The race itself seemed to have 3 distinct phases – the first third, including the run up and down Moosalamoo had the most challenging terrain, and I had other competitors in sight nearly the whole way, since the short race (14 mile) and long race (36+ mile) runners were all together. This part went by pretty quickly. Curiously, one of the few sections of trail that I had never been on before here was the “dimple” between the two summits of Moosalamoo, and this was the only time I got off course – I probably wasted about a half mile and 5 minutes getting my bearings back here. I also saw two gentlemen hiking carrying what looked to be 100 pound bags of sand without the benefits of a backpack. At first I was mystified, but then I recognized one of the two as someone training for another local ultra-endurance test – the even more masochistic “Death Race”. Although this event has already taken place earlier this summer – perhaps they were training for next year already?
The second third had what was probably the gentlest terrain in the race, and it was here that I met and ran with a few far more experienced ultramarathoners who kept me company, and answered my stupid questions. We ran together for a few hours, and they did a very good job of mixing in running and walking so that we could maintain appropriate pacing for finishing. Thanks Josh and Grant from NH! I also knew that in the “long run” I would not be able to keep pace with these two experienced ultrarunners who were 25 years my junior.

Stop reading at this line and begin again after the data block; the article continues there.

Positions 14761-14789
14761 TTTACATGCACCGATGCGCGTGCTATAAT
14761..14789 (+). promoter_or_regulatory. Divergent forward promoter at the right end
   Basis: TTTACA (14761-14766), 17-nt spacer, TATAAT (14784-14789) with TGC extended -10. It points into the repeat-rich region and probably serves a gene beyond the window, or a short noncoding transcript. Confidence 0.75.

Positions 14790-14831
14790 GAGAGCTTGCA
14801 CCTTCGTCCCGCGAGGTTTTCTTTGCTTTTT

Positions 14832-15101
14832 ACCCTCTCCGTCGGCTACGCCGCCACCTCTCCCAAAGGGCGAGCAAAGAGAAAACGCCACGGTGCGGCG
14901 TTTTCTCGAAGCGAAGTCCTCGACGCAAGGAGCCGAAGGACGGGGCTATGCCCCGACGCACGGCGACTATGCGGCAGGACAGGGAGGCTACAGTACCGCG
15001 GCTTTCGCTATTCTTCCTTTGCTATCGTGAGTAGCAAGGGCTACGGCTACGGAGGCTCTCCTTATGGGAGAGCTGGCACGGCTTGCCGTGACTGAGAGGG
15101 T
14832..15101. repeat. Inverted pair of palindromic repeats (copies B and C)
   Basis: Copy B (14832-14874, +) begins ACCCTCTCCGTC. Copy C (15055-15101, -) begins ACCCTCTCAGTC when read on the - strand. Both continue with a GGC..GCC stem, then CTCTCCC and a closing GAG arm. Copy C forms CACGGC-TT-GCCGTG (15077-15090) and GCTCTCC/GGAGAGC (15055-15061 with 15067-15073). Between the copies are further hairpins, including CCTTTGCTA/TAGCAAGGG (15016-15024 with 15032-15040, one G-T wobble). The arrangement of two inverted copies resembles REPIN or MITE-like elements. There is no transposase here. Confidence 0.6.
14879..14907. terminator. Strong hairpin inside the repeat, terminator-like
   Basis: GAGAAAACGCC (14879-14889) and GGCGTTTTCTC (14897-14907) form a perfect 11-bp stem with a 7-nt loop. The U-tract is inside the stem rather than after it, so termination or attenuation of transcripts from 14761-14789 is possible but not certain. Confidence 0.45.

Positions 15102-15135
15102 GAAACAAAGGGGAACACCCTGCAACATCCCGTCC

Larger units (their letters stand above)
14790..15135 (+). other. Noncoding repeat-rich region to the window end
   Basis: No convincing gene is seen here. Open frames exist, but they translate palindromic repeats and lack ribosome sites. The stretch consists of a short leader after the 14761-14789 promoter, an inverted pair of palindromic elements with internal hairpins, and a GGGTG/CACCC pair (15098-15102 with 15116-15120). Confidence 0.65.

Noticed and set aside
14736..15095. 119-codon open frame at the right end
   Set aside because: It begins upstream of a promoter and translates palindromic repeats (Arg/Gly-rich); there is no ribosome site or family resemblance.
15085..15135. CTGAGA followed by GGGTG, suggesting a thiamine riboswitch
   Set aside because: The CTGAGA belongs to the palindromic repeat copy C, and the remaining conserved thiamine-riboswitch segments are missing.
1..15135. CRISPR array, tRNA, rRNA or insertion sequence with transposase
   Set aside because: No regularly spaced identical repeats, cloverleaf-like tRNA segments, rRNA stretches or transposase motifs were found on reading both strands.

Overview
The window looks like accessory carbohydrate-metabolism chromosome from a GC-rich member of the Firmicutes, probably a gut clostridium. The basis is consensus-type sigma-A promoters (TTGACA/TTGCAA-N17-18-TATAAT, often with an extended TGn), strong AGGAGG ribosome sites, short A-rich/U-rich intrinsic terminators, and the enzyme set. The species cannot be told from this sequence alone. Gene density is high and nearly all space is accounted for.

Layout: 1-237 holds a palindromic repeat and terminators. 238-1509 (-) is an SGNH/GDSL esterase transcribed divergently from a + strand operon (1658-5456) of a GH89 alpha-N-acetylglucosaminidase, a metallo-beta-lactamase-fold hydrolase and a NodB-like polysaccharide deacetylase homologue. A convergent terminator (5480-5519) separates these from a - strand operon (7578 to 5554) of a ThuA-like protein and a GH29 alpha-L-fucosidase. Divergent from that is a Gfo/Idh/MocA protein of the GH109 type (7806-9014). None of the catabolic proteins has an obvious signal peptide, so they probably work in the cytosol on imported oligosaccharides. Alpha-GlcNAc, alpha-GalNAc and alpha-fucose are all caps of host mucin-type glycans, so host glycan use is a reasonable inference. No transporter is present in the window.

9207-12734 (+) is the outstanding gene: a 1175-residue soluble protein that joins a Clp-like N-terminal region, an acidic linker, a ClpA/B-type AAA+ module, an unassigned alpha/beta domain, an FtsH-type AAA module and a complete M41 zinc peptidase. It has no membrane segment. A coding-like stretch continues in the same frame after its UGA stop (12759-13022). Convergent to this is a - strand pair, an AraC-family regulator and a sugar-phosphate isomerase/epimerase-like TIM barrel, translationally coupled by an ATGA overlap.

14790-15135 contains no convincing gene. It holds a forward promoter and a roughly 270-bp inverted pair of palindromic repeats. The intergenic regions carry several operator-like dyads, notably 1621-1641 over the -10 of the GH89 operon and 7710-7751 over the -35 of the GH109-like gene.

The last third of the race ended up being, not surprisingly, the hardest part. As well it should – prior to this race, I had never run longer than 4 and half hours, and I went into the last dozen miles already on my feet for over 6 hours. I also bonked for a while due to dehydration, and the technical running on the Chandler Ridge also sucked a lot of the remaining life from my legs. Curiously, at around 4:30 in the afternoon when I was coming up Leicester Hollow – I had one final surprise burst of energy, and was able to muster some real running for about a half hour here. I am not sure where this came from, but maybe my loved ones were thinking of me and sending some positive vibes my way right then! However, other than this too brief reprieve, the last 12 miles were walked – I tried in vain to get my legs to turn over quickly enough to muster a slow jog across the finish line, but they couldn’t respond. With one mile to go, even my GPS and camera were rebelling. My watch proclaimed that it was “Low on Batteries”, and when I went to take a picture of this “No kidding” moment, my camera had a hard time opening its iris! Nonetheless, I did finish, and I wasn’t in dead last place (although closer to last than first!)
What did I take from this race? First of all – my modest training regimen is enough for a road marathon, but it really isn’t sufficient for a trail ultra. I did finish, but I need to put more miles into my legs in training to keep a longer race like this fully enjoyable. No surprise there!
I would also like to thank John Izzo and his extended family (as well as other volunteers) for the great job they did putting together this new race. I would also like to thank Tony and the crew at Blueberry Hill for use of their facilities as a base of operation and start/ finish line. I think the rest of my blogged runs this summer will be much shorter…..
Finally, my GPS measured the course slightly longer than advertised, at 37.5 miles (although about a half mile was spent off course) or about 60 km. I agree with the estimation of about 3000 vertical feet of climbing and descent.